- Katy thinks the non-evaluative nature of making accounts may provide 'a way into judging ourselves less harshly.' (She also provided a wonderful account of an exchange in her classroom in which students were mimicking her)
- Jalal described a change in his use of language when making demands of students from 'must' and 'have to', to 'try to', 'I'd like you to', and 'I'll keep reminding you if you forget', following some conflict with students.
- Pooja described the difficulties she is having with a particular class, but had found some success in 'trying to keep calm and optimistic'.
Here are some of the questions we raised:
- When do we respond and when do we react?
- Do we act from emotional or rational 'centres'? Kate questioned whether this was a helpful metaphor.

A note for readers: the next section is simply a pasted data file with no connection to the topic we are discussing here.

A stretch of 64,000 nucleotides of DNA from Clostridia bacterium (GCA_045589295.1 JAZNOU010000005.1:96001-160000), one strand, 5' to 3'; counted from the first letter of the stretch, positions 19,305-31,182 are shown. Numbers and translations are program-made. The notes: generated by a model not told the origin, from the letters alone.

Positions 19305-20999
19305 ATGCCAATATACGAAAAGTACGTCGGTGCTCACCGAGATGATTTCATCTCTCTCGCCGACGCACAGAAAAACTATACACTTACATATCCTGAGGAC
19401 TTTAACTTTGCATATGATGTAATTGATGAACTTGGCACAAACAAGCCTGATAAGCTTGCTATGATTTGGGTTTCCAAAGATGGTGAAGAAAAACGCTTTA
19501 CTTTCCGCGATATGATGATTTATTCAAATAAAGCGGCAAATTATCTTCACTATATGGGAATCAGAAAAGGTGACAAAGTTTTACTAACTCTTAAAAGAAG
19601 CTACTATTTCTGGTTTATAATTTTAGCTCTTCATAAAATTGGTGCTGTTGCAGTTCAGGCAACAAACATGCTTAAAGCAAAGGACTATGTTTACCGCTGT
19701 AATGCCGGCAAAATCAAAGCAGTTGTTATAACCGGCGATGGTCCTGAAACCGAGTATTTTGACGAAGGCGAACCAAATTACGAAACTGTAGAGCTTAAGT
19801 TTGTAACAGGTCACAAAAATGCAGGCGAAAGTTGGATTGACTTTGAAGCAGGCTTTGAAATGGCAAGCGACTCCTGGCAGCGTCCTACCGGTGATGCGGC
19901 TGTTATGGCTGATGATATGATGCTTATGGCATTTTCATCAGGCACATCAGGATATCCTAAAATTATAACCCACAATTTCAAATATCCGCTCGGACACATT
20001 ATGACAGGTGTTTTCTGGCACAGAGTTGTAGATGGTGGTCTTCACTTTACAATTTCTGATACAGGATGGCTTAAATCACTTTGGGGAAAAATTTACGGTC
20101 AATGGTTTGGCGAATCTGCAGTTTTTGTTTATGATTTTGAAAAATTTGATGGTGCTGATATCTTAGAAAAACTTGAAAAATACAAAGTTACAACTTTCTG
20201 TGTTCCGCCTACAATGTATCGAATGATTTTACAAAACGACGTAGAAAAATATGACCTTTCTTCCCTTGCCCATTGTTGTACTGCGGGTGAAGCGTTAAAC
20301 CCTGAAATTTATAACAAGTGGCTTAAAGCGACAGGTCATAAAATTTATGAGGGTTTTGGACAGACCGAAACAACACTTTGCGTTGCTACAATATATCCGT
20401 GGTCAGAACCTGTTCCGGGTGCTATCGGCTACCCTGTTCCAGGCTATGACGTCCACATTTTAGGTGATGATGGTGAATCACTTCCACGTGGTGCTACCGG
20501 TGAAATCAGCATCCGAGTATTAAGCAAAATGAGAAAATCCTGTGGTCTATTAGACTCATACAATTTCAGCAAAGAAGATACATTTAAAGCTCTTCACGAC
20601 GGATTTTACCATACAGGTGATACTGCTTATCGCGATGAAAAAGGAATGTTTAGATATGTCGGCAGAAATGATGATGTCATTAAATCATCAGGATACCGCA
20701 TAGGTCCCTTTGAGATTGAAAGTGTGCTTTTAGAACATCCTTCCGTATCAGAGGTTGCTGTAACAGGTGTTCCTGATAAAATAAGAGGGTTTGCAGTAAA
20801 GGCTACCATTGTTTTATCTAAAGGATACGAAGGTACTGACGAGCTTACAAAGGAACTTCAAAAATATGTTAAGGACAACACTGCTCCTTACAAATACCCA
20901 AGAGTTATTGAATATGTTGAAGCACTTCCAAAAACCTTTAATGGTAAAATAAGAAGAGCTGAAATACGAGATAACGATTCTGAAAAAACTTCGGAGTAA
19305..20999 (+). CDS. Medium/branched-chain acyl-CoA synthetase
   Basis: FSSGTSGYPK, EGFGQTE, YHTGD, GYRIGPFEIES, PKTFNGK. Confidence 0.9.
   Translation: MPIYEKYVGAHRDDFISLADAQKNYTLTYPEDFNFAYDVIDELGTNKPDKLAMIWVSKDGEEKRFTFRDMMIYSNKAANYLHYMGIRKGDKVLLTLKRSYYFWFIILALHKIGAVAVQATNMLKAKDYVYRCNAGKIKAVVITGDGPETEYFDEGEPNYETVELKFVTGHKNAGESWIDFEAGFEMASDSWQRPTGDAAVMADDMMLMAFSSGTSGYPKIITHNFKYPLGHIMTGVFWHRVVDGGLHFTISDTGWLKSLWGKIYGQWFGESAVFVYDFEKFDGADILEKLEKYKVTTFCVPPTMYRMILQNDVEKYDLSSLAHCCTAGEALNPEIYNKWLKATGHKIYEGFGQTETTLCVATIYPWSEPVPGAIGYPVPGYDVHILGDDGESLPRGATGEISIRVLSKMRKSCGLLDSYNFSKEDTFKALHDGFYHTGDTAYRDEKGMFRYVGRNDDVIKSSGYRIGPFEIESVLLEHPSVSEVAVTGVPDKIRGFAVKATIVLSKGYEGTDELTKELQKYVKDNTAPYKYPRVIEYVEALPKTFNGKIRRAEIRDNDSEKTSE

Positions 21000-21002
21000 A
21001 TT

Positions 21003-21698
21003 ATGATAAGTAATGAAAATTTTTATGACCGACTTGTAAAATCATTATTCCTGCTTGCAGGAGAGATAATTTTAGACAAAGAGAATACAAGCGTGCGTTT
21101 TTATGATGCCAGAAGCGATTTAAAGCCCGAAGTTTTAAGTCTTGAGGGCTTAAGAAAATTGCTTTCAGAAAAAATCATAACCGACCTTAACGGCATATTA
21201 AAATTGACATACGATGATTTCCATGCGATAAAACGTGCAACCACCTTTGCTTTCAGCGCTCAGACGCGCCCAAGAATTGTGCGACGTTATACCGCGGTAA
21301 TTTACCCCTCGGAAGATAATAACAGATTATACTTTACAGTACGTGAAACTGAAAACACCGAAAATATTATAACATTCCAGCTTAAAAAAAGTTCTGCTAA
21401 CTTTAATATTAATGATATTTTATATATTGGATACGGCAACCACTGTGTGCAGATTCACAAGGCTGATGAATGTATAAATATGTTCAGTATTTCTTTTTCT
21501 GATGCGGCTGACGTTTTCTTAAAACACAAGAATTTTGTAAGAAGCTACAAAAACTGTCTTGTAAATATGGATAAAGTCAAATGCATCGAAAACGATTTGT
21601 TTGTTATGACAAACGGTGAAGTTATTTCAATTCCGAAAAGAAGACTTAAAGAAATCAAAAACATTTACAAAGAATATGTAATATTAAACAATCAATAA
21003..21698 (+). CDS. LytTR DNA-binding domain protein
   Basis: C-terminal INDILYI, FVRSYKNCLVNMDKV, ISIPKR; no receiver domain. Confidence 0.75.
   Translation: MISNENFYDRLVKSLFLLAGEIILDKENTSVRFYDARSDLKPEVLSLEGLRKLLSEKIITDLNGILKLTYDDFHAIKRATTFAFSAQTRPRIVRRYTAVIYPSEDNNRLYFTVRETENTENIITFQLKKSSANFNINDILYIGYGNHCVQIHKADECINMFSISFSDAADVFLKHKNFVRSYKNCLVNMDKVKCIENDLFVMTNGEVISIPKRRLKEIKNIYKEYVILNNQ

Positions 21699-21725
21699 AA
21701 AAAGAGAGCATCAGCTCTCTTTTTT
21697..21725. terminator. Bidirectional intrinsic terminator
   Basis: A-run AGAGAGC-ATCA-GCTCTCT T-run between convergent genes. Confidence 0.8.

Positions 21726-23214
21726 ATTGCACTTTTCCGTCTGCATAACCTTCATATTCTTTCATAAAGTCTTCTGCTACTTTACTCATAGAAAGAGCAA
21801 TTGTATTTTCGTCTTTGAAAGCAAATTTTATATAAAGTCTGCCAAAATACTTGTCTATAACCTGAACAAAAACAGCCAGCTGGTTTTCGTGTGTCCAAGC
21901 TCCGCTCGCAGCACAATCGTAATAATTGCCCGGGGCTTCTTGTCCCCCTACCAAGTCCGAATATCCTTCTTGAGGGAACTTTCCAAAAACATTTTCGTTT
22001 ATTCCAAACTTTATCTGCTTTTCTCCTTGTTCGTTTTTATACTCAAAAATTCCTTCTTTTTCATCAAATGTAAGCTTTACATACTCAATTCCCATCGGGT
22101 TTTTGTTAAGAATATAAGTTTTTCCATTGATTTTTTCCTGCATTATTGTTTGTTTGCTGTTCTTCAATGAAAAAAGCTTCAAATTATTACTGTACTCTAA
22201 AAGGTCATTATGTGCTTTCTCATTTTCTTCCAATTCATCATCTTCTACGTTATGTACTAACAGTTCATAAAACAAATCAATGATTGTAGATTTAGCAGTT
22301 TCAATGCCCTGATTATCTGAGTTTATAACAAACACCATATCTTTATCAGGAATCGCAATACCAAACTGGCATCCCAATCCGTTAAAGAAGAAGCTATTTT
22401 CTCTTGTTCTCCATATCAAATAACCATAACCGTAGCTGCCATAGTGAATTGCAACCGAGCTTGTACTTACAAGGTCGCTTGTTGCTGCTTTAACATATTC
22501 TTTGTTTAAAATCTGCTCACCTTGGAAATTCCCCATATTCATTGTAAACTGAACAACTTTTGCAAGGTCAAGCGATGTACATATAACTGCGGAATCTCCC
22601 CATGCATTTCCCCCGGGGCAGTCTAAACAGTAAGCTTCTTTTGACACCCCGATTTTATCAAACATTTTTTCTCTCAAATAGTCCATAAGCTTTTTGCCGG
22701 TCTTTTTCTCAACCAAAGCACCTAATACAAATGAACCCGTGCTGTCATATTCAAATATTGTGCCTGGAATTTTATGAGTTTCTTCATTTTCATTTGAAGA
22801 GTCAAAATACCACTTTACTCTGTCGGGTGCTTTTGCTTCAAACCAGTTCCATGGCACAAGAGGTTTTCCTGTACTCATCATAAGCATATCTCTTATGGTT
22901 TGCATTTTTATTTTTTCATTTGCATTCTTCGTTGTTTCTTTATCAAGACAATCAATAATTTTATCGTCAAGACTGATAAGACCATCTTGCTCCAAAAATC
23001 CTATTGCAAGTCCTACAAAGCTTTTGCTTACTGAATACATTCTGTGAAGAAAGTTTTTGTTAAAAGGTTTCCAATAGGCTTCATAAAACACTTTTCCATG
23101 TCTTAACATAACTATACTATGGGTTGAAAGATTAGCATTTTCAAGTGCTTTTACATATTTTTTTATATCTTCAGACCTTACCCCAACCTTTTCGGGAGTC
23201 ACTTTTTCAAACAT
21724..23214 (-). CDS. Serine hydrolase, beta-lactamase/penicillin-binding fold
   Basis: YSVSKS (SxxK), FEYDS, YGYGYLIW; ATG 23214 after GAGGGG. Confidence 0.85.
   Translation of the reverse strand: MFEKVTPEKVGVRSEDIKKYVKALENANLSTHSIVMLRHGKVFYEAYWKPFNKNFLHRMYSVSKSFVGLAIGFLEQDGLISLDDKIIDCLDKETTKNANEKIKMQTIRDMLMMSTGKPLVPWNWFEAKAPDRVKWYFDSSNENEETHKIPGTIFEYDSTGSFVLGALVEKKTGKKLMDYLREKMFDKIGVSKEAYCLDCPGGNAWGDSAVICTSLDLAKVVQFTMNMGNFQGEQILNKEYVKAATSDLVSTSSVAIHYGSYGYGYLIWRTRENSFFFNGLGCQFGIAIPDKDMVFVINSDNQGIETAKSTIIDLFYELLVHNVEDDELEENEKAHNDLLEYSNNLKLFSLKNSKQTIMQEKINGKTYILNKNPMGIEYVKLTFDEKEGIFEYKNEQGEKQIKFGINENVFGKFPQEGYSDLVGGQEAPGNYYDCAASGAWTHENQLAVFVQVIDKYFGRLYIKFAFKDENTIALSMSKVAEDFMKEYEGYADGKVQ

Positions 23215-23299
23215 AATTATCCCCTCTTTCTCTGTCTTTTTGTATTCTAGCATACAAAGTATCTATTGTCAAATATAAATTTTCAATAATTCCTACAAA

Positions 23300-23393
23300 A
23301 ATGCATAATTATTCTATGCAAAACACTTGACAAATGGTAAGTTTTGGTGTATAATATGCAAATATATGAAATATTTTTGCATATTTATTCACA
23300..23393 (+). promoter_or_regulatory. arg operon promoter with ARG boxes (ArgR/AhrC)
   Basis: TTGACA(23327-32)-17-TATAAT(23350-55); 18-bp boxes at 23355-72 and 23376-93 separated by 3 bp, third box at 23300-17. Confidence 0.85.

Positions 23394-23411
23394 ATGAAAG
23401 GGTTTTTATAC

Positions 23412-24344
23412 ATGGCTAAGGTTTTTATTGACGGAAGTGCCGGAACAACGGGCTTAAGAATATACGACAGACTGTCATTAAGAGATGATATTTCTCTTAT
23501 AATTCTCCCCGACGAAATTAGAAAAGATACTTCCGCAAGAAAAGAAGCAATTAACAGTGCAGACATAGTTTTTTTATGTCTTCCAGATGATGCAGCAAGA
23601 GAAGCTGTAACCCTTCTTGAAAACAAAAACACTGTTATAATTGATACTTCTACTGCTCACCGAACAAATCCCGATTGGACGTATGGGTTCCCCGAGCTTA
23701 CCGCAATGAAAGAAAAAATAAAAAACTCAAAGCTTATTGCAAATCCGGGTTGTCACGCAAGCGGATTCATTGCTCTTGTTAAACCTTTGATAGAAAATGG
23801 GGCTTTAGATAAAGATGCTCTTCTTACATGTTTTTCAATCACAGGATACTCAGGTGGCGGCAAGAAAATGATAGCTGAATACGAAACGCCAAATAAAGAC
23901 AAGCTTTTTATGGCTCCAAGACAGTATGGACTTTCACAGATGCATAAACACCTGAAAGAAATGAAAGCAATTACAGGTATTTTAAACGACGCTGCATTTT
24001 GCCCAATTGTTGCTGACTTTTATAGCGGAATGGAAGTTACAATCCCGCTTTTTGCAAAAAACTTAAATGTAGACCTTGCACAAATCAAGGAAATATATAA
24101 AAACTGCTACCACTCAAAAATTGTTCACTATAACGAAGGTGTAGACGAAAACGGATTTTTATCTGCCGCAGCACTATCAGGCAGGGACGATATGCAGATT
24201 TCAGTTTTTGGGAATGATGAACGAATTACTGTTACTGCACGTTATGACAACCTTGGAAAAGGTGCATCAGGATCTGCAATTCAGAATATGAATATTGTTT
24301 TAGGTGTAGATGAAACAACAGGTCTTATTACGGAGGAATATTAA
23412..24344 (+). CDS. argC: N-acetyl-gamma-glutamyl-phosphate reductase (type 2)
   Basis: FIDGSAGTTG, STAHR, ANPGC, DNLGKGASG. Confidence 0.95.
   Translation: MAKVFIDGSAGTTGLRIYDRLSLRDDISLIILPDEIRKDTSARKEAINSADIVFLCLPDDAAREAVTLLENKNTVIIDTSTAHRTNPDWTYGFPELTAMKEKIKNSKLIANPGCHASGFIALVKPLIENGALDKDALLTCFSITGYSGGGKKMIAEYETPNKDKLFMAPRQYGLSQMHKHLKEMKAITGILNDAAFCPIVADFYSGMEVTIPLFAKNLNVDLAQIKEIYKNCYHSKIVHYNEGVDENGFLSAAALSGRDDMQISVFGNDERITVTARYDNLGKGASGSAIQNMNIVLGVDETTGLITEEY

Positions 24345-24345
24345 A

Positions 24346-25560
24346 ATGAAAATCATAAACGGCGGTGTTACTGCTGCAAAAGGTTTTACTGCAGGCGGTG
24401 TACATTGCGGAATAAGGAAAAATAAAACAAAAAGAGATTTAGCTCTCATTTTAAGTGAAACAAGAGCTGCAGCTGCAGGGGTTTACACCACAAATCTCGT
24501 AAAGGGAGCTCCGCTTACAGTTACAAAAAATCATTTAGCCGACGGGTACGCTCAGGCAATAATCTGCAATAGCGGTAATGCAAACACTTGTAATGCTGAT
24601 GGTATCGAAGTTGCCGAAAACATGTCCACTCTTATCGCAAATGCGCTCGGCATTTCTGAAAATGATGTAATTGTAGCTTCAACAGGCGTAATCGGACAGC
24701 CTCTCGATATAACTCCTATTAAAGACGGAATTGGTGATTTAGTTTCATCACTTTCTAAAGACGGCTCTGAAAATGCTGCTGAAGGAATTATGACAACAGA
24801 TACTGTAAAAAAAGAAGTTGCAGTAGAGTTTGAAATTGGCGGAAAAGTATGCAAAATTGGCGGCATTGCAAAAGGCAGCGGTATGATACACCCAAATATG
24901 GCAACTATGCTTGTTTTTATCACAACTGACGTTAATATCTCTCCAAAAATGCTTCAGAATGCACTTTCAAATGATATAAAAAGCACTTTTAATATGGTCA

- When is it helpful to respond with emotion, and when is it less helpful? Can/should we remove emotion from our practice?
- What are the effects of trying to stop oneself from acting emotionally? Do we risk losing integrity? What will be the effect if one 'snaps' (i.e. a momentary loss of composure?
- Which of our actions invite students to learn how to respond, to become able to respond? Which of our actions close off opportunities for students to learn how to respond?
- Is not judging others a route into not judging ourselves?
- How can we become more self-aware? Is it possible? What effect will it have (in the classroom) if we do become more self-aware?
- How can we support each other, how can we be honest with each other and learn to trust each other?